The International Monetary Fund expects Macau to become the richest place in the world by 2020, overtaking oil-rich Qatar as the jurisdiction with the highest GDP. Meanwhile, the trade war between China and the United States continues to escalate and some experts forecast a negative impact on gambling revenues in the special administrative region.
The ongoing trade dispute between the world’s two biggest trading countries is already slowing the economic growth of entire regions. After the introduction of 25% tariffs on $34 billion worth of Chinese goods by the current US administration last month, China responded with similar measures. This led to serious discussions within the Chinese government and the ruling party, while economists expect losses in stock prices, fluctuating markets, and overall uncertainty. At the same time, predictions about the future of Macau, China’s gambling hub, remain overwhelmingly positive, contrary to the escalating tensions right now.
On Thursday, Macau Chief Executive Fernando Chui Sai On warned that the US-China war may reduce the number of tourists in the future. During a plenary session of the Legislative Assembly, the Chief Executive explained that the administration would be monitoring for a possible decrease in tourist numbers and in their purchasing power as a result of the trade war. According to him, there will be no great impact on casino revenues and the gambling industry in Macau as a whole.
Some experts, on the other hand, believe that the trade dispute will probably have a negative effect on the economic development of Macau, including on its gaming sector. Gaming scholar Davis Fong Ka Chio explains that the impact will not be felt until 2019. He told the Macau News Agency that the trade war between China and the US would hit Macau’s gaming revenues generated in 2019. The possible impact would likely show in figures late next year or even in 2020.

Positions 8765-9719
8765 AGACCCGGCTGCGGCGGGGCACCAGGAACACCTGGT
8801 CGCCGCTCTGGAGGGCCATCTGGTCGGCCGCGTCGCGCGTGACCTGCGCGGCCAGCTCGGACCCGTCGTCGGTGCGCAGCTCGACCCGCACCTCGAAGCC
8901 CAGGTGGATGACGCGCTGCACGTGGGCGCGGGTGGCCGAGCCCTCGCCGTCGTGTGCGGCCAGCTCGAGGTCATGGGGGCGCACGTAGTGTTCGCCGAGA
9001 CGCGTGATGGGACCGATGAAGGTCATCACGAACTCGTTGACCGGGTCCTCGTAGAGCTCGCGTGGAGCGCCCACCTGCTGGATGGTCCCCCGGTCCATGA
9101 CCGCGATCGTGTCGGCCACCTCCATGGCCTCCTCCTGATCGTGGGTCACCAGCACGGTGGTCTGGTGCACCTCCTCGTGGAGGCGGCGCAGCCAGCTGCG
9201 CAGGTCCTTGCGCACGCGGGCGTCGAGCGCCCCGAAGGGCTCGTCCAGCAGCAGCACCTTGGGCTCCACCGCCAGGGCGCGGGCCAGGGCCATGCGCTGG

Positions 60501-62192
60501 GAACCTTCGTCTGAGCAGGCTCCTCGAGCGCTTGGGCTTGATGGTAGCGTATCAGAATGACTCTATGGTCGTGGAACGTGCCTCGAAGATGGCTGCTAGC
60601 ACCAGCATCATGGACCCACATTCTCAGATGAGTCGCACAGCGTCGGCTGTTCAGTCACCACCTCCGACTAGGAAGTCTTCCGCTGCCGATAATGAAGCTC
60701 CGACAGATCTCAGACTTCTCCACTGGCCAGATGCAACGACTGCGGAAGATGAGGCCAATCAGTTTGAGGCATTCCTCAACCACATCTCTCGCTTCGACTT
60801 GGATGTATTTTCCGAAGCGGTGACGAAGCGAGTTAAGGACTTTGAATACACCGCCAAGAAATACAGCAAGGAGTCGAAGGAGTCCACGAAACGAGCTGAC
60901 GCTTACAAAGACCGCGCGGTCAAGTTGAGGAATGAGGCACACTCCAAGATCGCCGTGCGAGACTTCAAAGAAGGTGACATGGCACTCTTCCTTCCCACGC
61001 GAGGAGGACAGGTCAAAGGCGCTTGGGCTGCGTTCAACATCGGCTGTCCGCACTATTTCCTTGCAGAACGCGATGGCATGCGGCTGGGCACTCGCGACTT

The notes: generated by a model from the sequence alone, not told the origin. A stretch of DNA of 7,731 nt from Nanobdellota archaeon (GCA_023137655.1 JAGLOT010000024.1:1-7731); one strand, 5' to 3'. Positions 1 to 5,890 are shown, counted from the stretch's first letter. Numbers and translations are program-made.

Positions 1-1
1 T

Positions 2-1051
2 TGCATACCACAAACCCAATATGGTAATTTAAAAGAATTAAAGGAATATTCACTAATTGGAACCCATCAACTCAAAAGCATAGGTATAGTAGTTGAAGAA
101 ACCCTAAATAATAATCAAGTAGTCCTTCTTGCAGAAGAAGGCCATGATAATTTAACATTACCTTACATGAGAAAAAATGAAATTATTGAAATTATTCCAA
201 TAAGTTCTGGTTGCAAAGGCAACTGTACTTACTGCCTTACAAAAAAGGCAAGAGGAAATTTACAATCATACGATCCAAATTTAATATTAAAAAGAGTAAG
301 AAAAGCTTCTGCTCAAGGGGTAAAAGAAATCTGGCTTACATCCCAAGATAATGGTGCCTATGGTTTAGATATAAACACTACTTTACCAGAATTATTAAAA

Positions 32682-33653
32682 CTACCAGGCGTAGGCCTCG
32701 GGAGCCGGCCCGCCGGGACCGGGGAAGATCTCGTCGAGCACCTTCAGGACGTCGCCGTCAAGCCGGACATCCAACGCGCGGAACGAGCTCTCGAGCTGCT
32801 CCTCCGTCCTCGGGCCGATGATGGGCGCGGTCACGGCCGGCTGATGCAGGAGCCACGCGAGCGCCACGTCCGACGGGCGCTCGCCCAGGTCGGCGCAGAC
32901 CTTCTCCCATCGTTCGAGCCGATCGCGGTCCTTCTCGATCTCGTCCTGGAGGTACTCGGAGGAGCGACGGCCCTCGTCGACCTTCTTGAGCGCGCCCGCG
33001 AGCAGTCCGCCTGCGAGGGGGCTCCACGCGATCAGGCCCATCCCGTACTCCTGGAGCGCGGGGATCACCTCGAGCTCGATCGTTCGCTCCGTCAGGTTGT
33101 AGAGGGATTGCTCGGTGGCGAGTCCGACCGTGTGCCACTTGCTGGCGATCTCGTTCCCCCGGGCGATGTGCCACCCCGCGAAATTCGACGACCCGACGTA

Macau Reports 2 Years of Consecutive Growth in July
July marked two years of consecutive revenue gain in Macau, the only Chinese territory where gambling is allowed. Compared to the same period last year, gambling revenues rose 10.3 percent in July, after even a larger growth of 12.5 percent in June. Casino revenues rose 22.49 billion patacas ($2.78 billion) in June, followed by earnings of 25.3 billion patacas ($3.14 billion) generated in July.
Compared to US’ gambling hub, Las Vegas, Macau’s casino market is much more successful, with a solid demand from both Chinese tourists and foreign VIP gamblers. Last year, the gaming win in the former Portuguese colony was $33 billion, or three times more than the figures for Nevada. Gambling is the most lucrative sector in both Macau and Las Vegas and it significantly affects their economies and their per-capita gross domestic product.
Recently, the International Monetary Fund published its World Economic Outlook Update, in which it ranks Qatar as the richest country in the world with a per-capita GDP of US$128,702. The second jurisdiction in the ranking is Macau with a $122,489 per capita GDP, followed by Luxembourg (GDP $110,870) and Singapore (GDP $98,014). By 2020, however, the IMF expects Macau to leapfrog to the first place, as its per capita GDP forecast to reach $143,116.